Contact your doctor or the hospital straight away if:
your temperature goes above 38°C (100.4°F)
you suddenly feel unwell even with a normal temperature.
You'll have a blood test before having morec hemotherapy to check the number of white blood cells. Occasionally, your treatment may need to be delayed if the number of your blood cells (blood count) is still low.
Bruising and bleeding
Paclitaxel and carboplatin chemotherapy can reduce the production of platelets, which help the blood to clot. Tell your doctor if you have any unexplained bruising or bleeding, such as nosebleeds, bleeding gums, blood spots or rashes on the skin. You may need to have a platelet transfusion if your platelet count is low.
Paclitaxel and carboplatin can reduce the number of red blood cells, which carry oxygen around the body. A low red blood cell count is called anaemia. This may make you feel tired and breathless. Tell your doctor or nurse if you have these symptoms. You may need to have a blood transfusion if the number of red blood cells becomes too low.
Feeling sick (nausea) and being sick (vomiting)
Your doctor can prescribe very effective anti-sickness (anti-emetic) drugs to prevent, or greatly reduce, nausea and vomiting. If the sickness isn't controlled, or if it continues, tell your doctor; they can prescribe other anti-sickness drugs that may be more effective.
Some anti-sickness drugs can cause constipation. Let your doctor or nurse know if this is a problem.
Feeling tired is a common side effect of chemotherapy, especially towards the end of treatment and for some weeks after it’s over. It’s important to try to pace yourself and get as much rest as you need. Try to balance this with some gentle exercise, such as short walks, which will help. If tiredness is making you feel sleepy, don’t drive or operate machinery.
This usually starts 3–4 weeks after starting treatment, although it may occur earlier. Hair usually falls out completely. You may also have thinning and loss of eyelashes, eyebrows and other body hair. This is temporary and your hair will start to grow again once the treatment has finished. Your hair may grow back straighter, curlier, finer, or a slightly different colour than it was before. Your nurse can give you advice about coping with hair loss.
Your mouth may become sore or dry, or you may notice small ulcers during this treatment. Drinking plenty of fluids, and cleaning your teeth regularly and gently with a soft toothbrush, can help reduce the risk of this happening. Some people may find sucking on ice soothing. Tell your nurse or doctor if you have any of these problems, as they can prescribe mouthwashes and medicine to prevent or clear mouth infections.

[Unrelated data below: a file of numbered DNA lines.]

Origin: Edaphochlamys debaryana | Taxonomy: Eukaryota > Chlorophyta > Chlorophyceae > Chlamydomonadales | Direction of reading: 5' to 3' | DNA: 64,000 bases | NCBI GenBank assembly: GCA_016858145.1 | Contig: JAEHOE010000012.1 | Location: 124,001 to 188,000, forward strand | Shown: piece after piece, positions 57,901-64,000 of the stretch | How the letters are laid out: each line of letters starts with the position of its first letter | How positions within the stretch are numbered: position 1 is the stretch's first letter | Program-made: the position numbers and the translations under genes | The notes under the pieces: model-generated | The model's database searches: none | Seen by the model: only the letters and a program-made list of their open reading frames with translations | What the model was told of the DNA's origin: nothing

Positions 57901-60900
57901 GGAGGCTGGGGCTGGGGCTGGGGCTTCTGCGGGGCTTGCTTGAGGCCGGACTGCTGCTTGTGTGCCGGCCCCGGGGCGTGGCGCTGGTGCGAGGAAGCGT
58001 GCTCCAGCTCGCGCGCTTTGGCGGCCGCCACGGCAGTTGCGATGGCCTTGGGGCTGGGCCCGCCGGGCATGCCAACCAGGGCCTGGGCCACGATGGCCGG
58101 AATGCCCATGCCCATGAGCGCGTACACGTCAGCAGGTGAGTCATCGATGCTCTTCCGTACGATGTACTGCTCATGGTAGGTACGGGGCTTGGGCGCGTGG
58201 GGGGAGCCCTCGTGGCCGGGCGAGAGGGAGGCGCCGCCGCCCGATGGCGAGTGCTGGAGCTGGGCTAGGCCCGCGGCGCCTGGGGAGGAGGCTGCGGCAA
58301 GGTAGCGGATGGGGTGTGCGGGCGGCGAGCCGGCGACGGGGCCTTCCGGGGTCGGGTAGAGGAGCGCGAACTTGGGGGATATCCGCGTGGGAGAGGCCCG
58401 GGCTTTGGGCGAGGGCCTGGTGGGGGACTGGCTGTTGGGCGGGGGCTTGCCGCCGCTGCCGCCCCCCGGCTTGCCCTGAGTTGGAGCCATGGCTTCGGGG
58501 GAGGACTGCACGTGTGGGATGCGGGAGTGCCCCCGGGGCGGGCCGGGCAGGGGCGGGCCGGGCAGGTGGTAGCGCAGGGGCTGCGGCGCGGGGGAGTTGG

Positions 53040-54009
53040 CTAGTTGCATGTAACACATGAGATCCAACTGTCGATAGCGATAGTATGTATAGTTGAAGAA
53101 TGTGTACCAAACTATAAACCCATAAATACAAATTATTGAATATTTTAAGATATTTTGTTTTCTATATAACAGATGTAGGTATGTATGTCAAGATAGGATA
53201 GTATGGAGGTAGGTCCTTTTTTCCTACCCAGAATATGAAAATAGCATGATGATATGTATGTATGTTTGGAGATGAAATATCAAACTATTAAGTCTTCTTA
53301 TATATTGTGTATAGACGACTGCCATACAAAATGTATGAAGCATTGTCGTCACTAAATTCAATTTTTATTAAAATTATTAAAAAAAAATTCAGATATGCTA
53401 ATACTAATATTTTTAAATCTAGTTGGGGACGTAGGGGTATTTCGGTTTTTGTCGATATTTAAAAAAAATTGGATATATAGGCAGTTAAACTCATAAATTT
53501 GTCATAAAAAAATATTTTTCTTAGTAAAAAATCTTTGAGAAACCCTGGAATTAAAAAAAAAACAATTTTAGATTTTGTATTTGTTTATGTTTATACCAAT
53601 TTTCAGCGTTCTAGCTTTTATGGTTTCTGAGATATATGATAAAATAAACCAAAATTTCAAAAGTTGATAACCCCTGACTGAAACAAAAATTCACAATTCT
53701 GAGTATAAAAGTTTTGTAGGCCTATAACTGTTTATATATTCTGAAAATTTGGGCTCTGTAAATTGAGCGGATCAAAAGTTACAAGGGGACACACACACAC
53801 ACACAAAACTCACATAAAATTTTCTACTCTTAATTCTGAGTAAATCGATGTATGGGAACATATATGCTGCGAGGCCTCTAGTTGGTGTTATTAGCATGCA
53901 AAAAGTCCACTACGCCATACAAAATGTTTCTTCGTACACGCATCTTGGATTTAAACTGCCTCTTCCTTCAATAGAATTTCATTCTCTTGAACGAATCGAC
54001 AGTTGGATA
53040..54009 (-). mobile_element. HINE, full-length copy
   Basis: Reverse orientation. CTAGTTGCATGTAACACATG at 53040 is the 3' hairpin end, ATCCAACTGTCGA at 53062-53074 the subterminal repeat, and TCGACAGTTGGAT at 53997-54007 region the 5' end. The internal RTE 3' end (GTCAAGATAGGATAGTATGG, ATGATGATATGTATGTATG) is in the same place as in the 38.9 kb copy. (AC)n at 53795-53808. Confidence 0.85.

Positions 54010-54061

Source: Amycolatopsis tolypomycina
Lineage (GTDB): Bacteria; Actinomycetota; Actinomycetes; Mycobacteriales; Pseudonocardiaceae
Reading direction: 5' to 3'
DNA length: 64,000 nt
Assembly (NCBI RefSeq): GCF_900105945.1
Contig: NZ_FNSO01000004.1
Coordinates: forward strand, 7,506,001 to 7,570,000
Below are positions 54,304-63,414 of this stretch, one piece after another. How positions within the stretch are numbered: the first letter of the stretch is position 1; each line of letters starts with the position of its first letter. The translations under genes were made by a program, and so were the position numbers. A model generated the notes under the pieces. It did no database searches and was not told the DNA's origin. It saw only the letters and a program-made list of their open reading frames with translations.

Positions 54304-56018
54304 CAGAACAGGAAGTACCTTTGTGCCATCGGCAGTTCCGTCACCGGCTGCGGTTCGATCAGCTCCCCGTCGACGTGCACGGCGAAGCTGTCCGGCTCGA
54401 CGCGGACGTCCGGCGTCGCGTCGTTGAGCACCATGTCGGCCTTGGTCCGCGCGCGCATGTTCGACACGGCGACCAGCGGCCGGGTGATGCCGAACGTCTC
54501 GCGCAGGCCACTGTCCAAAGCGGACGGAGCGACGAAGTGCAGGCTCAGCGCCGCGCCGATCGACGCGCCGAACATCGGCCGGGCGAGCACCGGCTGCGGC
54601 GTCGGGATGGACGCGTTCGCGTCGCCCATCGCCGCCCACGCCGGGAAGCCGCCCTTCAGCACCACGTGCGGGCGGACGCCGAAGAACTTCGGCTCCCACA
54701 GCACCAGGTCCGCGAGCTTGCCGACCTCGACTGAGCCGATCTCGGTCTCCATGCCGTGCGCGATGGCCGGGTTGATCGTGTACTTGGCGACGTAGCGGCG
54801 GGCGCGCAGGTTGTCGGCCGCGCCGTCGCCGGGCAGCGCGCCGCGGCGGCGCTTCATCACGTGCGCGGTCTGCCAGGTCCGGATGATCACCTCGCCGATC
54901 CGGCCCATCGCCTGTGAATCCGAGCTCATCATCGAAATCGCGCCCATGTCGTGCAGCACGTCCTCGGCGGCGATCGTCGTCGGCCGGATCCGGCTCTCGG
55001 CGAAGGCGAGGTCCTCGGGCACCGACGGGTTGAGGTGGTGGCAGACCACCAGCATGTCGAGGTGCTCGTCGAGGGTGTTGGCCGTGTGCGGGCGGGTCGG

Paclitaxel and carboplatin can cause diarrhoea. This can usually be easily controlled with medicine, but tell your doctor if it's severe or continues. It's important to drink plenty of fluids if you have diarrhoea.
Numbness or tingling in hands or feet
This is due to the effect of carboplatin or paclitaxel on nerves and is known as peripheral neuropathy. You may also notice that you have difficulty doing up buttons or other fiddly tasks.
Tell your doctor if you notice any numbness or tingling in your hands or feet. It's important to report your symptoms to your doctor as they may be controlled by slightly lowering the dose of the drug.
This effect usually begins to improve slowly a few months after the treatment is finished. Sometimes symptoms can persist, talk to your doctor if this happens.
Pain in joints and muscles
You may have these symptoms a few days after treatment with paclitaxel. This doesn't usually last long and your doctor can prescribe mild painkillers to help.
Some people can have an allergic reaction to paclitaxel while it’s being given. Signs of this can include skin rashes and itching, a high temperature, shivering, dizziness, a headache and breathlessness.
Usually you'll be given steroid tablets tablets to take at home the day before treatment to reduce the chance of this happening. It’s important to take the steroid tablets as you have been directed. Instead of steroid tablets, you may be given a steroid by injection into a vein (intravenously) 30-60 minutes before the paclitaxel. Other drugs, such as antihistamines, may also be injected into a vein before your treatment to prevent an allergic reaction.
You'll be closely monitored for any signs of an allergic reaction during the treatment. Tell your doctor or nurse if you have any of these symptoms. If you do have a reaction, it can be treated quickly.
Less common side effects
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Pain at injection site